As tough jobs go, you may not think being a postman or woman compares with the likes of being an SAS soldier, Arctic explorer or North Sea gas rig worker.
But not all post delivery locations are as easy reach as Postman Pat’s quaint village of Greendale. And some drivers have far bigger challenges than the occasional unfriendly dog.
In fact, cars can’t be used to deliver mail to many of the most remote places in the world, such as the Canadian Arctic or Tristan Da Cunha, a tiny island nearly 3,000 miles off the coast of South Africa.
We reveal five of the world’s hardest-to-reach delivery locations, and the lengths postal staff go to in order to deliver to them.
Alert, Ellesmere Island, Nunavut, Canada
Inside the Arctic Circle and just 500 miles from the North Pole, this remote outpost is believed to be the world’s northernmost permanently inhabited place.
Although it has no indigenous population (they are the Inuits, who live 500 miles further south), it’s home to the staff of a Canadian military base and the Environment Canada weather station.
Situated at the northeastern tip of Ellesmere Island, Alert is surrounded on one side by rugged hills and valleys. The land and sea are carpeted in snow and ice for at least 10 months of every year, and in some years the ice doesn’t melt at all.
So mail and other provisions are delivered by Hercules cargo plane once a week, weather permitting. The flight time from Canada’s northernmost cities is around eight hours, and hazards along the way include blizzards and temperatures of -50 degrees centigrade.
Bardsey Island, off the coast of West Wales
For more than 40 years Ernest Evans, 68, has gone the extra mile (or five) once a week to deliver mail to the eight inhabitants of Bardsey Island.
The tiny community consists of a farming family, a couple who run a bird observatory and the warden of the Bardsey Island Trust.
Ernest, who is also a lobster fisherman, plans his post runs at least two days ahead, sailing when the weather and tide are best. The mail is stored in waterproof postbags.
Ernest took over from his father, John Evans, who did the same journey from Porth Meudwy beach near Aberdaron to Enlli for 15 years.
Getting to Ittoqqortoormiit can be an adventure in itself. To reach it you have to cross Northeast Greenland, the world’s largest and most northerly national park, which is home to polar bears, musk oxen, walruses and seals.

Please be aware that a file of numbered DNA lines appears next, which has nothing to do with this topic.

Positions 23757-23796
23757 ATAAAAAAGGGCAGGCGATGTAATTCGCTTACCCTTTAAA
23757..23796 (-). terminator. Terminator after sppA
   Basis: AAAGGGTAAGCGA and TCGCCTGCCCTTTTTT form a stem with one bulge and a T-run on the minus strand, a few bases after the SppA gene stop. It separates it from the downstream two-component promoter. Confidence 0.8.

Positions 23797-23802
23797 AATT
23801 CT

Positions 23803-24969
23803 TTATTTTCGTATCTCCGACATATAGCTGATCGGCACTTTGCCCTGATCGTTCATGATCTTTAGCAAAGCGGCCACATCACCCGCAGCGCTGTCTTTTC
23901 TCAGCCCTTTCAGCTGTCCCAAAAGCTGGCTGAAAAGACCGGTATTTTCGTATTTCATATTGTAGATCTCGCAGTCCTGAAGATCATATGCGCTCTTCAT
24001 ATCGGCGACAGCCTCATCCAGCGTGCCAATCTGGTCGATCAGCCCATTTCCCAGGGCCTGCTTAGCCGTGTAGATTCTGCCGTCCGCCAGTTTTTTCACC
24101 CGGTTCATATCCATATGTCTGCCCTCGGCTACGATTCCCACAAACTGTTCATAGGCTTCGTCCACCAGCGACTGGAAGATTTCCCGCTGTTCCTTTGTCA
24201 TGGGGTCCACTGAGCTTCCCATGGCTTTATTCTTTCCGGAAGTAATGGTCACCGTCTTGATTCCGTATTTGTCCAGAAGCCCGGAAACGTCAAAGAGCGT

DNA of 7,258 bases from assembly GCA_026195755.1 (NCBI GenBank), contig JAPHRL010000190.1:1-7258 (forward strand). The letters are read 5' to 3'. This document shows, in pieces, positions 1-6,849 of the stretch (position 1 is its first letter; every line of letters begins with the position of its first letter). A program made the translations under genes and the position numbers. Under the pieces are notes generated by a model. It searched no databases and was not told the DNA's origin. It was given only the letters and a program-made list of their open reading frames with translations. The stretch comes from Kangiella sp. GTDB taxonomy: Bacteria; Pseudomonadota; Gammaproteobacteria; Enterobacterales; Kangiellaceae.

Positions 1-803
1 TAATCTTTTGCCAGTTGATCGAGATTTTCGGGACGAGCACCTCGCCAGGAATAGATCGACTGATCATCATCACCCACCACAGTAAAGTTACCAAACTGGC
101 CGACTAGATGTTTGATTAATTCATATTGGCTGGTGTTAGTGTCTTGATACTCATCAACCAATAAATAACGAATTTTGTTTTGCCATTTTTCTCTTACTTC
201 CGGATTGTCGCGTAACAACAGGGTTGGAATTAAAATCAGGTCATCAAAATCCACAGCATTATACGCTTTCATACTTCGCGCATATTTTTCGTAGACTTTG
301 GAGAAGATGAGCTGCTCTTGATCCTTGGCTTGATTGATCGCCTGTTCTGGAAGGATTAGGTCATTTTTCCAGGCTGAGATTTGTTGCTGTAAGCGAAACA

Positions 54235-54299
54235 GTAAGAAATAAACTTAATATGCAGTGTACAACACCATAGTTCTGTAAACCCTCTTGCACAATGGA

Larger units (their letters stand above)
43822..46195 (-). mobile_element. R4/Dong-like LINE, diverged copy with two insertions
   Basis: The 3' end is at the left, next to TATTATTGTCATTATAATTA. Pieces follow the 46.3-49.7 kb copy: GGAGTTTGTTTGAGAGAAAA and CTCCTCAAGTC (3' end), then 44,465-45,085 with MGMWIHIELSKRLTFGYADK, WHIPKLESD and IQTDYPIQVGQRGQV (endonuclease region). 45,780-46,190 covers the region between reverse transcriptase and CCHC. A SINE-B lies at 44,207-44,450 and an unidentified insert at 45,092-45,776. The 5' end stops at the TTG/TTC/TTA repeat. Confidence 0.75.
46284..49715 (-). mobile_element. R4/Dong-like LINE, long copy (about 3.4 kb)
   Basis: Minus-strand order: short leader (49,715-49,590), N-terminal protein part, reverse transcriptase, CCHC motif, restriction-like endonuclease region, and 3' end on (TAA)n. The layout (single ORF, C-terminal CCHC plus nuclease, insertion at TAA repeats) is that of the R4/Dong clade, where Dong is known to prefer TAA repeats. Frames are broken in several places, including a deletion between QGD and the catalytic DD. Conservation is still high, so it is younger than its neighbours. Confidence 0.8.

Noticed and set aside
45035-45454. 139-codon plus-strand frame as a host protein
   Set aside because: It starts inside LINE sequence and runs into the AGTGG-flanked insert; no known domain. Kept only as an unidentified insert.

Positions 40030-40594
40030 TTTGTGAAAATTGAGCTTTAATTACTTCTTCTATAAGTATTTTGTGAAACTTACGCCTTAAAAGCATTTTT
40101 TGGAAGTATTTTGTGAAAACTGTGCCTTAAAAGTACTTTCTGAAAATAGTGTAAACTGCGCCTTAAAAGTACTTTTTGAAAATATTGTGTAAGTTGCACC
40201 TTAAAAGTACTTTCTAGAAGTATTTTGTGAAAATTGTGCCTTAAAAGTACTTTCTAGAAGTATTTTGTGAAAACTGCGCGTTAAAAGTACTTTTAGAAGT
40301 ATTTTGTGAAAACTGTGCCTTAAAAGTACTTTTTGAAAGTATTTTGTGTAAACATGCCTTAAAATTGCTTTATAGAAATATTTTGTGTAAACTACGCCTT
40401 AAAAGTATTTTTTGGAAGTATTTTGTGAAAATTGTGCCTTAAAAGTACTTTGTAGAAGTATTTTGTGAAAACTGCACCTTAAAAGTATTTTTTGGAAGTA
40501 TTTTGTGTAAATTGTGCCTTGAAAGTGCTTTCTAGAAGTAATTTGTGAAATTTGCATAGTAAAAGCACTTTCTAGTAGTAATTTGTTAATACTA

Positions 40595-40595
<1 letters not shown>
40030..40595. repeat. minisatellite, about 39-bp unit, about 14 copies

While this remote settlement is reasonably accessible by sea for the brief summer months, the only viable form of transport for nine months of the year is a helicopter from the airport 24 miles away.
Although Ittoqqortoormiit was only founded in 1925 by settlers from Denmark, today it’s home to 450 people, so there’s a significant amount of mail to transport.
Supai Village, Arizona, USA
A standard post delivery van is no use for getting mail to this village at the bottom of the Grand Canyon. The only way to get post, food, supplies and furniture down the eight-mile path to it is the traditional way – by mule train.
Every day, the mule train transports an average of 1,800kg of goods to the 200-strong Havasupai Indian tribe, who live in Supai.
It takes at least a week for deliveries to reach Supai from the main post depot in city of Bullhead, Arizona, so any mail order purchases need to be planned well ahead.
Tristan Da Cunha, South Atlantic Ocean
Not surprisingly, delivering post to the world’s most remote island is the most lengthy task of all.
It takes a fishing boat six days to sail the 2,800 miles there from Cape Town, and with only one boat doing the journey every three weeks, residents need to allow up to a month for items to be delivered.
And that’s an improvement on the situation 10 years’ ago. Until August 2005, the island didn’t have a postcode, so most companies refused to accept orders from residents – and with a capital called Edinburgh, post often went astray.
The island’s 270 residents still have to plan ahead, though, so Christmas presents don’t arrive at Easter.